- g) SILENT REVERENCE AND LOVE. Reverence can also be expressed by silently gazing with love at the Blessed Sacrament, and then looking up and contemplating Jesus on the cross loving and thanking the Lord from the depths of your heart.”
Source: “We are called to give God reverence” by Fr. Ed Broom OMB, Our Sunday Visitor, September 24, 2019
Eucharistic adoration gives reverence and respect to Jesus in the Eucharist
A very saintly priest, Servant of God Father John A. Hardon S.J., had many assignments throughout his 53 years as a priest. Much of his mission as a priest was centered around promoting reverence towards the Blessed Sacrament urging priests and lay people to establish Perpetual Adoration. Here are some of his quotes about the importance of Eucharistic Adoration in our lives:
- “I strongly recommend that each of us make a resolution – no matter how much the decision may cost us – to make a Holy hour…once a week.”
- “If we have the grace and our vocation in life permits it (we should make a Holy Hour) several times a week.”
- “It is impossible in human terms to exaggerate the importance of being in Adoration as often and for as long as our duties and state of life allow. I very seldom repeat what I say. Let me repeat this sentence. It is impossible in human language to exaggerate the importance of being in (Adoration) as often and for as long as our duties and state of life allow. That sentence is the talisman of the highest sanctity.”
- “We are given graces to overcome our fears and to accomplish great things at Adoration.”
- “The blessings we may expect are the blessings already proven by the lives of all the great saints who were devoted to the Holy Eucharist.”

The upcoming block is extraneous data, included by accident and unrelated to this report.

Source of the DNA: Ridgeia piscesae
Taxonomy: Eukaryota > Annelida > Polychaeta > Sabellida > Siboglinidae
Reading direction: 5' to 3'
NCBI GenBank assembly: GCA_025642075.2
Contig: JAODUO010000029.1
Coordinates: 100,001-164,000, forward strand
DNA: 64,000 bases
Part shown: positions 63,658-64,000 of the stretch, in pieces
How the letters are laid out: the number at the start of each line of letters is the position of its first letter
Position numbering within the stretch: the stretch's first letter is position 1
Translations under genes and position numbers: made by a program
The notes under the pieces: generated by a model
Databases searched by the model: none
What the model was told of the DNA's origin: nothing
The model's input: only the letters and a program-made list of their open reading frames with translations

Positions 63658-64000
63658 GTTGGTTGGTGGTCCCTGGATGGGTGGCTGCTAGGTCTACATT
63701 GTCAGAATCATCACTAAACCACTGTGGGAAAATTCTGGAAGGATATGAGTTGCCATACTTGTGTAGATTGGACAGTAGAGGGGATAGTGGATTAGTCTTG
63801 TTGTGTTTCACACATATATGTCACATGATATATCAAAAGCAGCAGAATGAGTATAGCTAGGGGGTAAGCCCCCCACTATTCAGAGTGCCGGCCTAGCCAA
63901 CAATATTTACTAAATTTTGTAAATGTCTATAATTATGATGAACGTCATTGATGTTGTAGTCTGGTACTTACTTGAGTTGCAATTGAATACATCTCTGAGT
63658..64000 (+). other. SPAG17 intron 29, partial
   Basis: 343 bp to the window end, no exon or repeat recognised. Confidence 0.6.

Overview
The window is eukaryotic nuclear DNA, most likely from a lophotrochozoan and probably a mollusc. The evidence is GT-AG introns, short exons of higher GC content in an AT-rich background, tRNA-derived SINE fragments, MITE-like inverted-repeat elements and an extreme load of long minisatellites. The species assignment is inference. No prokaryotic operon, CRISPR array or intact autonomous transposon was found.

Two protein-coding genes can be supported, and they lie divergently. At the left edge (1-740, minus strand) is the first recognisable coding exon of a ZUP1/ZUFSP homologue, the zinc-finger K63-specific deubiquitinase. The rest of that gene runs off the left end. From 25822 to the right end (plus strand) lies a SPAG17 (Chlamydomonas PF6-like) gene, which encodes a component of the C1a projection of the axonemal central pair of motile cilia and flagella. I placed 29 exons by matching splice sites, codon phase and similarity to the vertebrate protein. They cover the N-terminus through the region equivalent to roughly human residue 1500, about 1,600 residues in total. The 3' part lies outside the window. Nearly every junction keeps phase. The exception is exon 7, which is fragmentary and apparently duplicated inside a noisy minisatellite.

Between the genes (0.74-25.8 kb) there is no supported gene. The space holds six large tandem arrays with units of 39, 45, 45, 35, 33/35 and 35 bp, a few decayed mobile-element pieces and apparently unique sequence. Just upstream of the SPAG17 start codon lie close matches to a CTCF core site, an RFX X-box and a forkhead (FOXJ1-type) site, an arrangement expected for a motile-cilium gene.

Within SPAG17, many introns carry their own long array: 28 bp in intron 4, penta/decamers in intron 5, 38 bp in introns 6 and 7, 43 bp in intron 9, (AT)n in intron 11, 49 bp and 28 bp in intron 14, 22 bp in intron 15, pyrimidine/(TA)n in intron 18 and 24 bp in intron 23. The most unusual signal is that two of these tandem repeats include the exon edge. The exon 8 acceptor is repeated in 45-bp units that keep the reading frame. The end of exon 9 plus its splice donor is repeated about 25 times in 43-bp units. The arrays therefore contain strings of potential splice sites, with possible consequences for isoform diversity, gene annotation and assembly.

- “Not only does our Lord in the Blessed Sacrament give us the courage to cope with our natural fears, He also gives us the ability to undertake great things for the sake of His name and the power to undergo great trials in our loyalty to His cause.”
- “During our Holy Hour our souls are fed in two faculties of the spirit – the Mind and the Will. In the Mind we need light; in the Will we need strength.”
- “We should build the whole edifice of our spiritual life around Adoration. We should not hesitate to ask Him to work miracles, now, as He did in Palestine.”
- “For Jesus to ‘work miracles’ is available in our day on one condition. That we come to him in Adoration and confidently beg him to give us the graces that we so desperately need.”
- “Jesus asked, ‘Who touched me? I felt the power going out from Me.’ In the same way, because Christ is present on the earth in the Eucharist, He radiates grace. Grace emanates from Him – grace goes out from Him.”
- “There is no greater profession of faith possible for a human being to make here on earth than during prayer before the Holy Eucharist; so we ask, why should prayer before Christ in the Blessed Sacrament be so powerful in obtaining miracles of conversion?: bcause it is prayer rising from faith in the cardinal mystery of Christianity.”
- “How do we grow in a deeper love of Jesus Christ in the Blessed Sacrament? By taking every opportunity of being in His Eucharistic Presence during the day and, shall I add, into the night.”
Compiled by: https://www.stfrancisadoration.org/fr%20john%20hardon.htm